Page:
This week, in a book I had not looked at for a little while, I came across notes for a talk I gave on Papal elections. Here is an insight you might enjoy into that process during the elections of Pope John Paul I and Pope John Paul II in 1978.
Pope John Paul I was elected in the evening of the first day of the conclave. In the first morning ballot, Cardinal Siri polled 25 votes, Cardinal Luciani 21, Cardinal Pignedoli 20, and others a few votes each. In the second morning ballot, Siri polled 25 again (meaning no one else would choose him) and Luciani polled 55, gathering 34 extra votes. In the second evening ballot, Luciani was elected and became Pope John Paul I.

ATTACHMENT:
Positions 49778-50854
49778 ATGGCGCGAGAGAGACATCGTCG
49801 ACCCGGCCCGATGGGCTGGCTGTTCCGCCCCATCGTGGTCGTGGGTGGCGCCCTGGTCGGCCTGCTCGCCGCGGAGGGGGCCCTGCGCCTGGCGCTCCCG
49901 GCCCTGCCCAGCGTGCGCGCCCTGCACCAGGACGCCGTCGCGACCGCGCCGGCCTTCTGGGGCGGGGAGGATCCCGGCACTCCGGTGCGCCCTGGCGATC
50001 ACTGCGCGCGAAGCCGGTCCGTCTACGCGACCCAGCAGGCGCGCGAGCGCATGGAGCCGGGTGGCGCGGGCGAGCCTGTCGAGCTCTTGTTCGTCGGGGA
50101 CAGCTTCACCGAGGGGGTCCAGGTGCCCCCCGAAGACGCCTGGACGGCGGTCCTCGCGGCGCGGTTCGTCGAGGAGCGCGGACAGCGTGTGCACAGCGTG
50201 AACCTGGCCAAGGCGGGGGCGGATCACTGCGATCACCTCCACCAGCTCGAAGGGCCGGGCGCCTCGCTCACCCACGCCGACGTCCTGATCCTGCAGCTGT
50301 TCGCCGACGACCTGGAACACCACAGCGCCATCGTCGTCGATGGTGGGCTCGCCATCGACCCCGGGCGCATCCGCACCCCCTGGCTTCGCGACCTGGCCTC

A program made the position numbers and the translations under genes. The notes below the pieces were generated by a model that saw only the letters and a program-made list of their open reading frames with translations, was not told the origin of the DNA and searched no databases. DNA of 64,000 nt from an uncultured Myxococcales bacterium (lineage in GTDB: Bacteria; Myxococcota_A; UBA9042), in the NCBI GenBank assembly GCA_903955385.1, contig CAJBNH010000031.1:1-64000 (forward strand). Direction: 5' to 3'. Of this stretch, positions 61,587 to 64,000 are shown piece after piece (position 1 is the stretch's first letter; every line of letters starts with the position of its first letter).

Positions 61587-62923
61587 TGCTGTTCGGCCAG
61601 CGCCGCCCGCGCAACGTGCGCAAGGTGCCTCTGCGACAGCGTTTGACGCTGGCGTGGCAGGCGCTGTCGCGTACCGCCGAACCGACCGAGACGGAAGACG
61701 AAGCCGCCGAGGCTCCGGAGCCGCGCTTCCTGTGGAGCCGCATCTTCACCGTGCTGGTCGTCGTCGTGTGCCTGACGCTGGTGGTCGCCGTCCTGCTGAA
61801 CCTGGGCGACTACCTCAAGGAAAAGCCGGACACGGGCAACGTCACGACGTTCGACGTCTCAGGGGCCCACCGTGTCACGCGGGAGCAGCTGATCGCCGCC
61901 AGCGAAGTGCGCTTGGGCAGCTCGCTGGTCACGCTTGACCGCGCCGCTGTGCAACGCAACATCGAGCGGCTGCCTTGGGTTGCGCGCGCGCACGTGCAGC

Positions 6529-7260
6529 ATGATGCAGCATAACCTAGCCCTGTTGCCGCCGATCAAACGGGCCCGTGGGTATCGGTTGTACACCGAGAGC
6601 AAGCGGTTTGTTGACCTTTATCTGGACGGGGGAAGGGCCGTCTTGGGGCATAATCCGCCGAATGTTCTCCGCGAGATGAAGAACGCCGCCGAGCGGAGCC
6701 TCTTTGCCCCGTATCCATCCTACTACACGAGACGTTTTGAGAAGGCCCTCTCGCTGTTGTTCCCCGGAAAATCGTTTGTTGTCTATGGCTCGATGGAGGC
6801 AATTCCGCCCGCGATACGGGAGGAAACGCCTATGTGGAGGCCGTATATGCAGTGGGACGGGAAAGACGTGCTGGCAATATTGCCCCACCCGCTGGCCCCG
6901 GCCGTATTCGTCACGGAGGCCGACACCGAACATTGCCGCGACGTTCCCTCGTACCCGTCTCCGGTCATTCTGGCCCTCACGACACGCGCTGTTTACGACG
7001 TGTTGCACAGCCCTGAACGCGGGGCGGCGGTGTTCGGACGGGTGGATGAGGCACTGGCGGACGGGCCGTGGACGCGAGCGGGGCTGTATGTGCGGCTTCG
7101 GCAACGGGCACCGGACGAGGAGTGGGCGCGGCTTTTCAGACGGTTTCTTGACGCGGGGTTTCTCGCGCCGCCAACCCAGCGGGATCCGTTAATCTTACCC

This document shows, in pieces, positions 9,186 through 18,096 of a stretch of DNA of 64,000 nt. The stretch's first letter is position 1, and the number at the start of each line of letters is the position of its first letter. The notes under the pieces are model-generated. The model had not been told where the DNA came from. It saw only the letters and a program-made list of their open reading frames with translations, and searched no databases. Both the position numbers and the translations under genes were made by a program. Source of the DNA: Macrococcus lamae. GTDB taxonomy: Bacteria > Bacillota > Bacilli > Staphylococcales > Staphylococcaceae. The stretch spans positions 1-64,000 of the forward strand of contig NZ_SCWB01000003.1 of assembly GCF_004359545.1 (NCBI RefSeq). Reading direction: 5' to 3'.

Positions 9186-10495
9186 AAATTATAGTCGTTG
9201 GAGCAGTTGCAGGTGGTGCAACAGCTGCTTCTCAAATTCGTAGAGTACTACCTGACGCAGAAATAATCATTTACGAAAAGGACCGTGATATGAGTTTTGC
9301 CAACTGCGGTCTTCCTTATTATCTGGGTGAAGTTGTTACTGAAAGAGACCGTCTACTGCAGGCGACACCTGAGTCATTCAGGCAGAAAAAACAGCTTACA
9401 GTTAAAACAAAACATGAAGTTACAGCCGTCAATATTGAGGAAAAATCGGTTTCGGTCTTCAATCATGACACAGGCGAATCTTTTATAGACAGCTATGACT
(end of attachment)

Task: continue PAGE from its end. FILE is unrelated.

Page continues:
Thirty-three days later he died suddenly. The same cardinals met to elect his successor. On the first ballot Siri, Benelli and Colombo all received good support. In the second ballot, Siri lost and Benelli and Columbo gained support. On the third ballot, Benelli almost reached the two-thirds required but in the fourth vote Columbo overtook him and it seemed certain he would be elected at the next vote.
But he told his fellow cardinals he would not accept. He was too old and frail to bear the burden of the papacy. They must choose someone else.
The mood of the conclave changed and the cardinals looked in a new direction. Cardinal Wojtyla from Poland had received just 5 votes on the first ballot and only 12 on the fourth when Cardinal Columbo was close to being chosen. Now great support came for the cardinal from Poland and on the seventh ballot he was elected and became Pope John Paul II.
Where is the Holy Spirit in the above process?
There is a very good answer.
God bless us,
(16th October 2017)